This study evaluated the effects of season and pasture species on variations in sward composition, pasture quantity (plant-height and biomass) and quality [crude protein (CP), neutral detergent fibre (NDF) and in vitro organic matter digestibility (IVOMD)]. Behavioural responses of a group of 10 pure Ankole and another of 10 crossbred (Ankole × Holstein) cows to the seasonal variations in pasture quantity and quality were also examined. Irrespective of season, the dominant pasture species was Brachiaria decumbens, with scanty presence of Hyparrhenia rufa, Themeda triandra, Sporobolus pyramidalis and Cymbopogon afronardus. The sward height, biomass, CP, NDF and IVOMD were dependent on both season and species (P < 0.001). Whereas the sward-height and biomass of B. decumbens, H. rufa, and T. triandra peaked during the rainy season, that of C. afronardus and S. pyramidalis peaked in the dry season. During the grazing cycle, a minimum plant-height of 31 cm and forage biomass of 118 g/m2, an equivalent of 1180 kg/ha, was recorded for most of the pasture species. The CP content of the pasture species were below 7%, irrespective of season, except for B. decumbens which had 8.7% CP in the rainy season. Minimum NDF content for all the pasture species was 67% and 50% during the dry and rainy seasons, respectively. Consequently, IVOMD ranged between 29–61% and 51–65% during the dry and rainy seasons, respectively. Ankole and the crossbred cows increased the number of feeding stations, bites and residence time in patches of species, which were scantly grazed in the rainy season. They also increased standing (P < 0.01) at the expense of walking (P < 0.001) and social activities (P < 0.001). Irrespective of season, more than 40% of grazing occurred in B. decumbens patches and both genotypes grazed for ¾ of the time on pasture. However, the crossbred cows required extended grazing duration, resulting into less lying and rumination (P < 0.05) on pasture than the Ankole cows. Ankole and the crossbred cows grazed locales with high pasture groundcover and biomass. However, locales with high CP but low forage quantity were also grazed. This study revealed that at an appropriate stocking rate, sufficient forage supply was possible in both seasons. However, the low CP content and less preference for majority of the dominant species compelled the Ankole and the crossbred cows to graze for a long time. Thus, the crossbred cows were constrained by time in both the dry and rainy seasons.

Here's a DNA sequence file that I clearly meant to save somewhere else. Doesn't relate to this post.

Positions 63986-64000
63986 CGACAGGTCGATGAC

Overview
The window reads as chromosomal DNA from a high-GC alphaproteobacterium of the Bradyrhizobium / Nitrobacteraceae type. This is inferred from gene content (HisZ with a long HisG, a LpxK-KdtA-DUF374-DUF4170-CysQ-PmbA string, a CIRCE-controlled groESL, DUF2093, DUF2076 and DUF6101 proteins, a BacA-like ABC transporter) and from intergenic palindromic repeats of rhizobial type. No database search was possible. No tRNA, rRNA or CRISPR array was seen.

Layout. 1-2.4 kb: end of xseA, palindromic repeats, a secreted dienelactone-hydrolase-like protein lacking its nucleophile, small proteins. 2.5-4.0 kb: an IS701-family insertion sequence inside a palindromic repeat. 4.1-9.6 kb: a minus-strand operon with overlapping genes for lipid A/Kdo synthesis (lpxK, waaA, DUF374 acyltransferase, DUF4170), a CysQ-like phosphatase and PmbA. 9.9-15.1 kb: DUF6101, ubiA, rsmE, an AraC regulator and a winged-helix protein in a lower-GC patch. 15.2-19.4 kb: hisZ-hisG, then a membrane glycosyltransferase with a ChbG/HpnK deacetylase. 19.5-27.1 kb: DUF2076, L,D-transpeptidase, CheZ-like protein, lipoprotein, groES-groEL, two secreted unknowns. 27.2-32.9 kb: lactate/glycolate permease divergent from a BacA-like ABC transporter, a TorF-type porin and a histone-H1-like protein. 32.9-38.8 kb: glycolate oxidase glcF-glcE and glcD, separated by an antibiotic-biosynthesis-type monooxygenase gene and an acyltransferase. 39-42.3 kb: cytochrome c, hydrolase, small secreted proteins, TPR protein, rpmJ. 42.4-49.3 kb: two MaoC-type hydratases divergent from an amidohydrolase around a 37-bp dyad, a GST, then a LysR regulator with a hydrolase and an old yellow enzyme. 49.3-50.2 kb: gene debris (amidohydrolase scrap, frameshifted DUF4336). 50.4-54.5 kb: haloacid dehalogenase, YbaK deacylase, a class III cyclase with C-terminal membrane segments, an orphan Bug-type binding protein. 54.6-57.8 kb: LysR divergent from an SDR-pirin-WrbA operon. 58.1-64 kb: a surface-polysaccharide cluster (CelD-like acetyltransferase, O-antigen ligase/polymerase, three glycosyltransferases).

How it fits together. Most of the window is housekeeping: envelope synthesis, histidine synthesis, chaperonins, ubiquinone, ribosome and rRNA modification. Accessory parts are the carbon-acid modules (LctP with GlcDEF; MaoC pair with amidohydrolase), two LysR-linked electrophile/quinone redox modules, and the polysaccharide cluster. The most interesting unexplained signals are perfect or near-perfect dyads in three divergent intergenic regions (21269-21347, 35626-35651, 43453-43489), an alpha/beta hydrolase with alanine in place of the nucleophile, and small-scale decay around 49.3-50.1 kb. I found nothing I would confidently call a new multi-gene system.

|Publication Title||Applied Animal Behaviour Science|
|Author Address||Department of Agricultural Production, School of Agricultural Sciences, College of Agricultural and Environmental Sciences, Makerere University, P.O. Box 7062, Kampala, Uganda.email@example.com firstname.lastname@example.org email@example.com|
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